Wednesday, September 27, 2017

Three Thoughts on Memphis Tiger Football

Posted By on Wed, Sep 27, 2017 at 8:00 AM

The Memphis program's kick-return desert has been transformed into the Tony Pollard Garden of Paydirt. After going two decades without a kickoff returned for a touchdown, Memphis has watched Pollard return four(!) in the last 12 games. No other player in the history of the program (dating back to 1912) has returned as many as two kickoffs to the end zone. Pollard is only a sophomore (he redshirted in 2015). After last Saturday's win over Southern Illinois, I asked Pollard if there's an extra gear he feels (or any kind of energy surge) when he recognizes the kind of opening that yields a 90-plus-yard return. "Once I see the end zone," explained Pollard, "I try to just look at the scoreboard [video]. I want to race myself. You have to have that second gear. You want to run full speed when you catch the ball, but you have to find another gear to kick in when you get through the crowd."
click to enlarge Jake Elliott
  • Jake Elliott

Jake Elliott may be the most humble Tiger football player I've interviewed. Kickers are a different breed, of course. When they walk in a room, you don't think, "Football Player." When Jake Elliott walks in a room, minus his jersey and shoulder pads, you might think, "Tennis Player." And you'd be right. Elliott was an exceptional high school player in Illinois. He attributes his mental strength — the singular focus required for success as a placekicker — to his days on a tennis court. That singular focus, along with the prodigious strength of his right leg, was on display last Sunday when Elliott connected on a 61-yard field goal as time expired to give his Philadelphia Eagles a victory over the New York Giants. In just the second professional game of his career, the 22-year-old holder of virtually every U of M kicking record won a game with a kick just three yards shy of the NFL record. It was especially gratifying to see the humble "kid" I knew for four seasons in Memphis being carried off the field by players 100 pounds heavier, but light as a feather for the breathtaking moment their rookie teammate had just delivered.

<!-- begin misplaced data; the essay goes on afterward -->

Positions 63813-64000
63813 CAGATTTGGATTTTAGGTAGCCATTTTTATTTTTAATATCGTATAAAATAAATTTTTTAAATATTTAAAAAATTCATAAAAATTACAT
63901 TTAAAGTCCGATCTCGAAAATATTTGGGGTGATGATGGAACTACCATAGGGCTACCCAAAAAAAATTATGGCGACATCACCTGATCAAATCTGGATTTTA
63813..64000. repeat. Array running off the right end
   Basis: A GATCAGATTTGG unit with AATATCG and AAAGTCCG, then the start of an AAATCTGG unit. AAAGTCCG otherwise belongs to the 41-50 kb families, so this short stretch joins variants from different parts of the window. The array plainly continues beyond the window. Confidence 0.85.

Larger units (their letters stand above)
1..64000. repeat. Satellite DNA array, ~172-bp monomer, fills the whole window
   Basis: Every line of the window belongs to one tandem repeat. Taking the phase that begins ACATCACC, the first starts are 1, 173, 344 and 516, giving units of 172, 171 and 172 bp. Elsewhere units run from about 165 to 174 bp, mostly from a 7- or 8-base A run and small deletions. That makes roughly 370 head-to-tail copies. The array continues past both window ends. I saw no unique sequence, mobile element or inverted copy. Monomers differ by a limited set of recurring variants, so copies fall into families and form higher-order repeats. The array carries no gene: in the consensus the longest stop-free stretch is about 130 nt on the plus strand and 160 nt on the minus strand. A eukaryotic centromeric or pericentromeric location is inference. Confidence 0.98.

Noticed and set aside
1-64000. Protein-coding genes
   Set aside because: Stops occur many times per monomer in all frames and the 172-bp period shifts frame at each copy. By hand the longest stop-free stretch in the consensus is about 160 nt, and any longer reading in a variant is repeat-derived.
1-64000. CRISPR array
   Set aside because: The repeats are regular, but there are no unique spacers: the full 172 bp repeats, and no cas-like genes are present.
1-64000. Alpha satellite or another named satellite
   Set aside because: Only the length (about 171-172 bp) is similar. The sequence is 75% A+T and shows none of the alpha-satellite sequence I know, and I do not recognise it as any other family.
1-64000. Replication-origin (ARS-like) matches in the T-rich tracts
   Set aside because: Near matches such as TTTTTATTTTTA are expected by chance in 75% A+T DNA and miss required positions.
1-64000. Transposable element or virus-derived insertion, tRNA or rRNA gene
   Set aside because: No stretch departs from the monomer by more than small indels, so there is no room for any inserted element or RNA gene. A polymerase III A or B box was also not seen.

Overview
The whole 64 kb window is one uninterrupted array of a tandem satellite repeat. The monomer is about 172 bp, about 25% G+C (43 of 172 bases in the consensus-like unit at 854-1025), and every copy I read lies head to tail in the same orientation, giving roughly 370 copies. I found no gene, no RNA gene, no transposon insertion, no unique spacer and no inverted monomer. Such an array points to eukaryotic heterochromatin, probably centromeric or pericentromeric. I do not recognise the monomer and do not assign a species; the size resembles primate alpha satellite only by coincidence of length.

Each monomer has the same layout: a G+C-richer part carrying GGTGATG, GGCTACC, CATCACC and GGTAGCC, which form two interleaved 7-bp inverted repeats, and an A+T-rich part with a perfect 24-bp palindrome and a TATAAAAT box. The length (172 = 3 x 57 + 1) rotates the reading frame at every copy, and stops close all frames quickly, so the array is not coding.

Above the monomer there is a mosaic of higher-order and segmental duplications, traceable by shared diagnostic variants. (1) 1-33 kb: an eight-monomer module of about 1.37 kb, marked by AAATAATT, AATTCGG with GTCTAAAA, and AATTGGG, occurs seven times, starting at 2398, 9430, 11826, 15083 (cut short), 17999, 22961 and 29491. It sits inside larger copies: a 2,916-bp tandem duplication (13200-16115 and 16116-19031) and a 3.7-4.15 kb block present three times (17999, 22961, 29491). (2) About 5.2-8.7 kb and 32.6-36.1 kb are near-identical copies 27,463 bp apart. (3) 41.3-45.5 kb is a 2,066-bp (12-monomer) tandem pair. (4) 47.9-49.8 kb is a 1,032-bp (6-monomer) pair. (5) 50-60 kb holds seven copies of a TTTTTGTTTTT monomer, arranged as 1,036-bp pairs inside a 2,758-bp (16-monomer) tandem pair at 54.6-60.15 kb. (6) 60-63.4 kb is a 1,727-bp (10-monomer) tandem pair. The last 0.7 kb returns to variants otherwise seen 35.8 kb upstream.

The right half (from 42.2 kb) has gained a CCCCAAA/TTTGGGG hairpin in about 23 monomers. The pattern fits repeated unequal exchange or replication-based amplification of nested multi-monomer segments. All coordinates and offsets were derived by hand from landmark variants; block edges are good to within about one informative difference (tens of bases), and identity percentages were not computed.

This Saturday's game (finally) with UCF could get away from the Tigers. Knights quarterback McKenzie Milton is an early-season candidate for American Athletic Conference Offensive Player of the Year. He leads the AAC in pass efficiency and is second with an average of 269.0 yards per game. In UCF's beating (38-10) of Maryland last week, Milton ran for 94 yards on just six carries. Based on what I've seen the last two weeks (I missed the Harvey Bowl to open the season), the Tiger defense has gaps to fill. Memphis ranks 10th in the AAC (out of 12 teams) in pass defense, allowing an average of 344.0 yards per game. They've been opportunistic, though, the two game-shifting interceptions against UCLA being the prime examples to date. The Tigers will need to force some turnovers in Orlando, it would seem, to gain a possession advantage against Milton and friends.(With defensive backs Tito Windham and Shaun Rupert nursing injuries, we'll learn a lot about depth on the Tiger D this Saturday.) But the UCF defense (second in the AAC, allowing 266.0 yards per game) must stop Riley Ferguson, Anthony Miller, Darrell Henderson, Joey Magnifico, and Patrick Taylor, to name just five offensive threats in blue. And let's remember: whenever the Knights score, they must kick off. Which means Tony Pollard Time.
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